The U.N.-imposed penalties target dozens of individuals including Taliban chief peace negotiator Abdul Ghani Baradar and several members of the Haqqani family, including Sirajuddin, the current head of the Haqqani network and deputy head of the Taliban.
Many Taliban leaders, including those heading the much-feared Haqqani network, have lived in Pakistan since the 1980s. In those years they were part of the Afghan mujahedeen and allies of the U.S. to end the 10-year invasion by the former Soviet Union. It ended in February, 1989.
Many of the group’s leaders are known to own businesses and property in Pakistan.
The list of sanctioned groups included others besides the Taliban and is in keeping with a 5-year-old United Nations resolution sanctioning the Afghan group, freezing their assets and restricting their travel. The foreign ministry statement said the new orders reflect the U.N. sanctions.
The timing of Pakistan’s decision to issue the orders again could be seen as a move to pressure the Taliban into a quick start to intra-Afghan negotiations, the next step in a peace deal signed in late February.
Taliban political spokesman Suhail Shaheen said Saturday the financial sanctions have been in place for some time. But he said any tightening of a ban on travel could hurt peace negotiations. While the first round will be held in Doha, Qatar, subsequent talks will be held elsewhere. Several countries, including Germany, have offered to host.
“It will hamper the peace process if there is a travel ban on all members,” Shaheen said in an interview. “There is a need for a relaxation of such curbs and embargoes because we are entering into another phase of (finding a ) peaceful solution of the Afghan issue.”
The orders were issued as part of Pakistan’s efforts to avoid being blacklisted by the Financial Action Task Force, which monitors money laundering and tracks terrorist groups’ activities, according to security officials who spoke on condition of anonymity because they were not authorized to speak to the media.
Last year, the Paris-based group put Pakistan on a grey list of countries with a high risk of money laundering and terrorism financing but which have formally committed to working with the task force to make changes. Currently, only Iran and North Korea are blacklisted, which severely restricts a country’s international borrowing capabilities. Pakistan is trying to get off the grey list, said the officials.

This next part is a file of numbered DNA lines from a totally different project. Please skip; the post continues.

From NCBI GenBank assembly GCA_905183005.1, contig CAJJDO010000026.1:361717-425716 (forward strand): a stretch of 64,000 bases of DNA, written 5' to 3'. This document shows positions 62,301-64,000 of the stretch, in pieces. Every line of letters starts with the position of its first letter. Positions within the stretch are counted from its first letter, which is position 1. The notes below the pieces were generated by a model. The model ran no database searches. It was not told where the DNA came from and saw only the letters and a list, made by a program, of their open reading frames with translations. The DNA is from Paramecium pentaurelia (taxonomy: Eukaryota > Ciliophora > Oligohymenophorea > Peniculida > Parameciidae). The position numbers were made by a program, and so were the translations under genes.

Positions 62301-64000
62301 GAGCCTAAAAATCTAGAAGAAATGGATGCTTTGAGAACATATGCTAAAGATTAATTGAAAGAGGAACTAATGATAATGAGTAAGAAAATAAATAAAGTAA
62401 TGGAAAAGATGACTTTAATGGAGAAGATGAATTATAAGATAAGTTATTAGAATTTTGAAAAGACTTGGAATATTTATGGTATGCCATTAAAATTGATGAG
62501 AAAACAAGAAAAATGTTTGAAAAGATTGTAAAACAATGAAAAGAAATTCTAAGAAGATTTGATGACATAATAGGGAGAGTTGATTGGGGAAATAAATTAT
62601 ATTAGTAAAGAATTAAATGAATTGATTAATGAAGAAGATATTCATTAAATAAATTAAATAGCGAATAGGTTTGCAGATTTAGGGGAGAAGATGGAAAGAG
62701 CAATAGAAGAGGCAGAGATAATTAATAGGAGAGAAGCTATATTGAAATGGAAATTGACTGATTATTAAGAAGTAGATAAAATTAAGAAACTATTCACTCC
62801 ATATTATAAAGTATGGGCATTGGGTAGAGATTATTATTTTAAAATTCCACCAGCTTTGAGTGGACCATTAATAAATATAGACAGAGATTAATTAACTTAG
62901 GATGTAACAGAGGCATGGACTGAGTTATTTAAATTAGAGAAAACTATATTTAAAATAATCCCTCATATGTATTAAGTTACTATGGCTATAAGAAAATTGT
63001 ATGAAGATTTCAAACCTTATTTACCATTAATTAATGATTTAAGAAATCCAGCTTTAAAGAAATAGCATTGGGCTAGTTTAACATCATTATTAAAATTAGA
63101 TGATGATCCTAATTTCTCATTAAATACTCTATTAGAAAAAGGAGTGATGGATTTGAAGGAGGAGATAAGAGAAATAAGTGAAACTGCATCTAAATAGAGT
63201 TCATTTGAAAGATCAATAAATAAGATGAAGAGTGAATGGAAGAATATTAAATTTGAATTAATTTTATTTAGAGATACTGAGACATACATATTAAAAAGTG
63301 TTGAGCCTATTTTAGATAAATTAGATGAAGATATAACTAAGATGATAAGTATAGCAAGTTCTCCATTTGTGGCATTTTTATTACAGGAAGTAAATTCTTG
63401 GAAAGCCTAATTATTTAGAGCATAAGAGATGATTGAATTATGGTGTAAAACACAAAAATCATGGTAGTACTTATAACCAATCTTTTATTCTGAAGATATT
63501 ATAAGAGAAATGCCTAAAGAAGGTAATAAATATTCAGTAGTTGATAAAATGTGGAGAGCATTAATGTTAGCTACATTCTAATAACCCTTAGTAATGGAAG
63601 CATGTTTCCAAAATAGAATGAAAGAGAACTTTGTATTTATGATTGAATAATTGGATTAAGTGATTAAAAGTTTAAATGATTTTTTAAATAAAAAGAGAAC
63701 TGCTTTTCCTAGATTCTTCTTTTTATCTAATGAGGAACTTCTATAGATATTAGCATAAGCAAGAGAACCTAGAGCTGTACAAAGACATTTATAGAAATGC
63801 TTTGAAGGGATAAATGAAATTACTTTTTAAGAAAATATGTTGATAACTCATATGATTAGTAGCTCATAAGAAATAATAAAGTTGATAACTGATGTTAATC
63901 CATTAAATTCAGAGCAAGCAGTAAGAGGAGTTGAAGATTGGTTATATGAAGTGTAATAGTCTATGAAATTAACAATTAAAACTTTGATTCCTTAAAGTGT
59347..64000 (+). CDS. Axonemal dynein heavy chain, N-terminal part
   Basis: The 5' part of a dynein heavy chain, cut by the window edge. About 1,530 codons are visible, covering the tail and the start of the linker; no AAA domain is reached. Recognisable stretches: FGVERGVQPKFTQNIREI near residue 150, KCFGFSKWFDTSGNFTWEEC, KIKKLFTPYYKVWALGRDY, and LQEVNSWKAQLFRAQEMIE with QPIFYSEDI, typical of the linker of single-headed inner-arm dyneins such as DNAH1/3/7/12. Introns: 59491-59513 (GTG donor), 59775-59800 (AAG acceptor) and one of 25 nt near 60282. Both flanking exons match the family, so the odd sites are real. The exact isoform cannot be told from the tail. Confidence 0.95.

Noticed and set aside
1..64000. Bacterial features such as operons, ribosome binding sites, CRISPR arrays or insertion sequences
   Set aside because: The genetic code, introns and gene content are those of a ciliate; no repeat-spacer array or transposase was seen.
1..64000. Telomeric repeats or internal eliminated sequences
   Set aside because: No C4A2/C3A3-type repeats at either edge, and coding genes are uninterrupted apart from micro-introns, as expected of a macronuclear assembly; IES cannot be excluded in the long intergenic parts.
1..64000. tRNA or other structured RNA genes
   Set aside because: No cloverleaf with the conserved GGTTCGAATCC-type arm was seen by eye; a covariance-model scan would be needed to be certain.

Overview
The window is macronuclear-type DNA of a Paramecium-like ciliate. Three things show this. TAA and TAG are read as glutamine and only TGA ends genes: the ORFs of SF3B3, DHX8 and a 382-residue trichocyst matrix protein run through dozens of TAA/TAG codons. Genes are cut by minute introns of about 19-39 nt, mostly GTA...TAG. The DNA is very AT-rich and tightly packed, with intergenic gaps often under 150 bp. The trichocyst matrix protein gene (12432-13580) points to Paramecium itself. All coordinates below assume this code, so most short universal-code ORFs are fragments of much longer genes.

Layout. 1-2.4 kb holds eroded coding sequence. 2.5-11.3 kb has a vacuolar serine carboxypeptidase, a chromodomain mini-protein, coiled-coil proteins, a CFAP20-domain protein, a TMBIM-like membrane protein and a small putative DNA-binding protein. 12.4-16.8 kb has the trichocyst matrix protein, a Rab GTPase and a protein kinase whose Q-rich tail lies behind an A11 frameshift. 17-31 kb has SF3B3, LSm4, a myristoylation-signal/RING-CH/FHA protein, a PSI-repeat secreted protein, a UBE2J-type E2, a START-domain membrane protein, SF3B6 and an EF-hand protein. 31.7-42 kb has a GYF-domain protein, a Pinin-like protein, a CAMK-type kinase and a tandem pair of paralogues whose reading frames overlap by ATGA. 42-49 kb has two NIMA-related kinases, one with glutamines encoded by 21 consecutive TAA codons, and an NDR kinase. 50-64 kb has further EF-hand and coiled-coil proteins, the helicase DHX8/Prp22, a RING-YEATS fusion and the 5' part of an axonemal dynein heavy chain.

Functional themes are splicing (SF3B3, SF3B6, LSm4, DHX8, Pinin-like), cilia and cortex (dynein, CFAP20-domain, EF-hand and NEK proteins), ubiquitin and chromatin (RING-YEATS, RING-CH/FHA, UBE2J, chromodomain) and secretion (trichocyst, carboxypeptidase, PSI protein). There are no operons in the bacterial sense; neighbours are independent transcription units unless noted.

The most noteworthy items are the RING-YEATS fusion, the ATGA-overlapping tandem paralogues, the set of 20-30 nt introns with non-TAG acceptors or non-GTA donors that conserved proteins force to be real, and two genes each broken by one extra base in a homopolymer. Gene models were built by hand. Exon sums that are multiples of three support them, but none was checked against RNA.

Pakistan has denied giving sanctuary to Taliban members following their ouster in 2001 by the U.S.-led coalition but both Washington and Kabul routinely accuse Islamabad of giving them a safe haven.
Still, it was Pakistan’s relationship with the Taliban that Washington eventually sought to exploit to move its peace negotiations with the insurgent movement forward.
The U.S. signed a peace deal with the Taliban on Feb. 29. The deal is intended to end Washington’s nearly 20 years of military engagement in Afghanistan, and has been touted as Afghanistan’s best hope for peace after more than four decades of war.
But even as the U.S. has already begun withdrawing its soldiers, efforts to get talks started between Kabul’s political leadership and the Taliban have been stymied by delays in a prisoner release program.
The two sides are to release prisoners — 5,000 by the government and 1,000 by the Taliban — as a good will gesture ahead of talks. Both sides blame the other for the delays.
Kabul has defied an order by a traditional loya jirga, or council, to release the last Taliban members it is holding, saying it wants 22 Afghan commandos being held by the Taliban freed first.
Besides the Taliban, the sanctions orders target al-Qaida and the Islamic State affiliate, which has carried out deadly attacks in both Pakistan and Afghanistan.
They also take aim at outlawed Pakistani groups like Tehreek-e-Taliban Pakistan, thousands of whom are believed by the U.N. to be hiding in remote regions of Afghanistan. The TTP has declared war on Pakistan, carrying out one of the worst terrorist attacks in the country in 2014 killing 145 children and their teachers at an army public school in northwest Pakistan.
The sanctions orders also take aim at outlawed anti-Indian groups considered allied with the country’s security services.
Associated Press writer Asim Tanvir in Multan, Pakistan, contributed to this report.
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